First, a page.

The trend highlights a sense of distrust towards strangers, particularly men, that some women carry. The point isn't to vilify all men but to open a conversation. Why do so many women feel a constant undercurrent of fear just by existing in public spaces? The answer is complex, but talking openly paves the way towards a world where both wildlife encounters and chance meetings feel a little less like a potential nightmare.

Unsurprisingly, it didn’t take long for the trend – the responses, specifically – to go viral, with countless women echoing similar sentiments in the comments. The hypothetical question struck a nerve, reflecting the deep-seated fear and distrust of unknown men. The conversation took off on social media, dividing opinions. Some people expressed sadness over the state of the world, while others tried to lighten the mood with jokes. Many men were simply shocked by the overwhelming preference for the bear.

But this isn't just a hypothetical scenario – real-world events in Sri Lanka highlight the grim realities that many women face:

  • A 24-year-old woman was tragically stabbed to death by her boyfriend at the Racecourse Ground in Colombo. He confessed that he feared she would leave him for someone else.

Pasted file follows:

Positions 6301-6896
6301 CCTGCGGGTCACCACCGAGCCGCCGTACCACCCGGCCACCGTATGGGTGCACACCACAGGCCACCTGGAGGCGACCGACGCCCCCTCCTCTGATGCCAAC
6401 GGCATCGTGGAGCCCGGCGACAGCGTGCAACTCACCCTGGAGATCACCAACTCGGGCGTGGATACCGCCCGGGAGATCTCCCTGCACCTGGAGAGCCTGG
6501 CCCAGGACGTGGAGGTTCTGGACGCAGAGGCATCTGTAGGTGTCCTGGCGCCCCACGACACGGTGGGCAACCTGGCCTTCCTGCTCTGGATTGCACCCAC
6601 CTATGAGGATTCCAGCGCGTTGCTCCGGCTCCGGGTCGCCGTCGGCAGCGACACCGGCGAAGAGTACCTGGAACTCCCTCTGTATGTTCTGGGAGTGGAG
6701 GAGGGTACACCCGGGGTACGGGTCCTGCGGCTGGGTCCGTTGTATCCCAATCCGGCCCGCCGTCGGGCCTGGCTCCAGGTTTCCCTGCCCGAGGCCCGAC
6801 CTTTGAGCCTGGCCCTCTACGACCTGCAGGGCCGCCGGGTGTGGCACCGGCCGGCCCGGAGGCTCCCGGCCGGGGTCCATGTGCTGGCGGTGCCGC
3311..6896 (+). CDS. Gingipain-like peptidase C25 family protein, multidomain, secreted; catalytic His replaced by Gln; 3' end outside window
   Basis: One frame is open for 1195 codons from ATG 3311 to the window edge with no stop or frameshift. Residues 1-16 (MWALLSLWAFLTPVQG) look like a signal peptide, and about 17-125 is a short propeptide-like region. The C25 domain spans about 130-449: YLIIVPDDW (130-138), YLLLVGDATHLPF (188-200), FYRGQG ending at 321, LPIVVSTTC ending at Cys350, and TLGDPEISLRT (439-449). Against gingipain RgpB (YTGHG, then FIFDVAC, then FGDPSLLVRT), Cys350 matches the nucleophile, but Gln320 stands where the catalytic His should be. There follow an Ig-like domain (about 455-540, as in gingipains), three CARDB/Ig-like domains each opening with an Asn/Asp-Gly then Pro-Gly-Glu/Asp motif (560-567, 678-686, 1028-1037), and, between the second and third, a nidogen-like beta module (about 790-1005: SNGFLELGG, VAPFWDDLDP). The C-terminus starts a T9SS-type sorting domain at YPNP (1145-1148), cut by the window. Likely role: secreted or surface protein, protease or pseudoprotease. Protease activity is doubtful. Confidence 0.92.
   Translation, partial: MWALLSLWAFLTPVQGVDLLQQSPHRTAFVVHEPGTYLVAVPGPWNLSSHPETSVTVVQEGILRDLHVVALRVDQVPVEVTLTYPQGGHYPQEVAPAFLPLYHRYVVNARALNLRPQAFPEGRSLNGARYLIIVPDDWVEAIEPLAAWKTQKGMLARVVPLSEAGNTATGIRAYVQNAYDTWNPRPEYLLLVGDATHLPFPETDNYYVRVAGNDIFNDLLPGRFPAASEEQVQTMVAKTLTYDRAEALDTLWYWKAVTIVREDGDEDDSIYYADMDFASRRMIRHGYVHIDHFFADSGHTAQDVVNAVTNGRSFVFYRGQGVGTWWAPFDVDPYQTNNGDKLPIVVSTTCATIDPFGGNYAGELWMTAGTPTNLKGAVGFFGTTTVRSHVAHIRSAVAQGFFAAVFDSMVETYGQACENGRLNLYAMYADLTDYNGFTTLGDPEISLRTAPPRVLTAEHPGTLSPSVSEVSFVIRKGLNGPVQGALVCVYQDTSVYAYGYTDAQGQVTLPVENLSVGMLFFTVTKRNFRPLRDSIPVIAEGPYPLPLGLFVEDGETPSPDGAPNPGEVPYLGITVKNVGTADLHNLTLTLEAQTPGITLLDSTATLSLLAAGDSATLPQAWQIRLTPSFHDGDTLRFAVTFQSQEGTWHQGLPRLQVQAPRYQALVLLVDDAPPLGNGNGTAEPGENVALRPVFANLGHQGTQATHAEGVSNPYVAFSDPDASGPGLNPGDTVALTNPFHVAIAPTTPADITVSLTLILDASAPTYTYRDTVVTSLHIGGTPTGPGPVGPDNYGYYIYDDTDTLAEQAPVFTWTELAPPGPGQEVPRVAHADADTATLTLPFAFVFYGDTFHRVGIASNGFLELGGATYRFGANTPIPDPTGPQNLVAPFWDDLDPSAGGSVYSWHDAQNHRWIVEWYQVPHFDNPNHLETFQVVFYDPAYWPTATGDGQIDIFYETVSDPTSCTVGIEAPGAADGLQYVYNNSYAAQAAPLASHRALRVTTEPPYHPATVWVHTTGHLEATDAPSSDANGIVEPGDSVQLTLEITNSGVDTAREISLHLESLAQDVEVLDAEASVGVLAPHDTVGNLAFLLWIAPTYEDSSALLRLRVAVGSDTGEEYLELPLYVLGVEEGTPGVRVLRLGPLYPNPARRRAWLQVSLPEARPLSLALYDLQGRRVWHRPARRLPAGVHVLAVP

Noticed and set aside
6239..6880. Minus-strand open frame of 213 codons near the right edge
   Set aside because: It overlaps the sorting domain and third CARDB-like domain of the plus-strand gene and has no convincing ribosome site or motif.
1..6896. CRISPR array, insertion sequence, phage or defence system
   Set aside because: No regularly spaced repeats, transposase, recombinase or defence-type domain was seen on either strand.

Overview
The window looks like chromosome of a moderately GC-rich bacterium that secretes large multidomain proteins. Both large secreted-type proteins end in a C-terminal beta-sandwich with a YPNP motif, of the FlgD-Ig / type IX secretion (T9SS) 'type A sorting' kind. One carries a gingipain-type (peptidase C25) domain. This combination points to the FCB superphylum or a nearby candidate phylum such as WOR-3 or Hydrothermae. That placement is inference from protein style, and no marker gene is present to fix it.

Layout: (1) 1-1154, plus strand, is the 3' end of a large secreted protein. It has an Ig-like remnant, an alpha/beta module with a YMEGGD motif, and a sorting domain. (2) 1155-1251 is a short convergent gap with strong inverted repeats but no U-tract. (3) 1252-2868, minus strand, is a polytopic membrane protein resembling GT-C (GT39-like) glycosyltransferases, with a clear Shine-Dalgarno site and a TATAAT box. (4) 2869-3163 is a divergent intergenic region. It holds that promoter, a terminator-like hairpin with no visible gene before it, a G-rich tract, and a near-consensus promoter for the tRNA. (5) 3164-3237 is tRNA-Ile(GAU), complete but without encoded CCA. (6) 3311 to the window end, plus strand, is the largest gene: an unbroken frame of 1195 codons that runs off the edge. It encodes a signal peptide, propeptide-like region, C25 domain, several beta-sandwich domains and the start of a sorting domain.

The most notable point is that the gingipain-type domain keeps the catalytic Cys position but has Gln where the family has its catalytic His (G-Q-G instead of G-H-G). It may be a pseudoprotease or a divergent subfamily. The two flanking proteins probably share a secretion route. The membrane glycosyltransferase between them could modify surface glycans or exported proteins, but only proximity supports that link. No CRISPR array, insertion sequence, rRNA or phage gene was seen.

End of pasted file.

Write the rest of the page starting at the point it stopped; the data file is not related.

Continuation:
• In Meegoda, police arrested three men, including a young man, an elderly person, and his son, for the gang rape of a 12-year-old schoolgirl. The girl only revealed the horrifying incident to her mother months later, showcasing the fear and stigma victims often endure.
  • Numerous cases of children being brutally raped and murdered, often by people they know, continue to make headlines. 
  • A significant number of tourists have also reported being raped or sexually harassed by local politicians and others.

Statistics Don't Lie: A Look at Sri Lanka

A recent report sheds light on a pervasive issue in Sri Lanka: violence against women and girls. The Women's Wellbeing Survey 2019, the first national survey dedicated to this topic, paints a concerning picture. Conducted across all 25 districts and focusing on women over 15, the survey delves specifically into intimate partner violence (IPV):

  • 1 in 5 (20.4%) ever-partnered women have experienced physical and/or sexual violence by an intimate partner in their lifetime.
  • 2 in 5 (39.8%) women have experienced physical, sexual, emotional, and/or economic violence and/or controlling behaviours by a partner in their lifetime.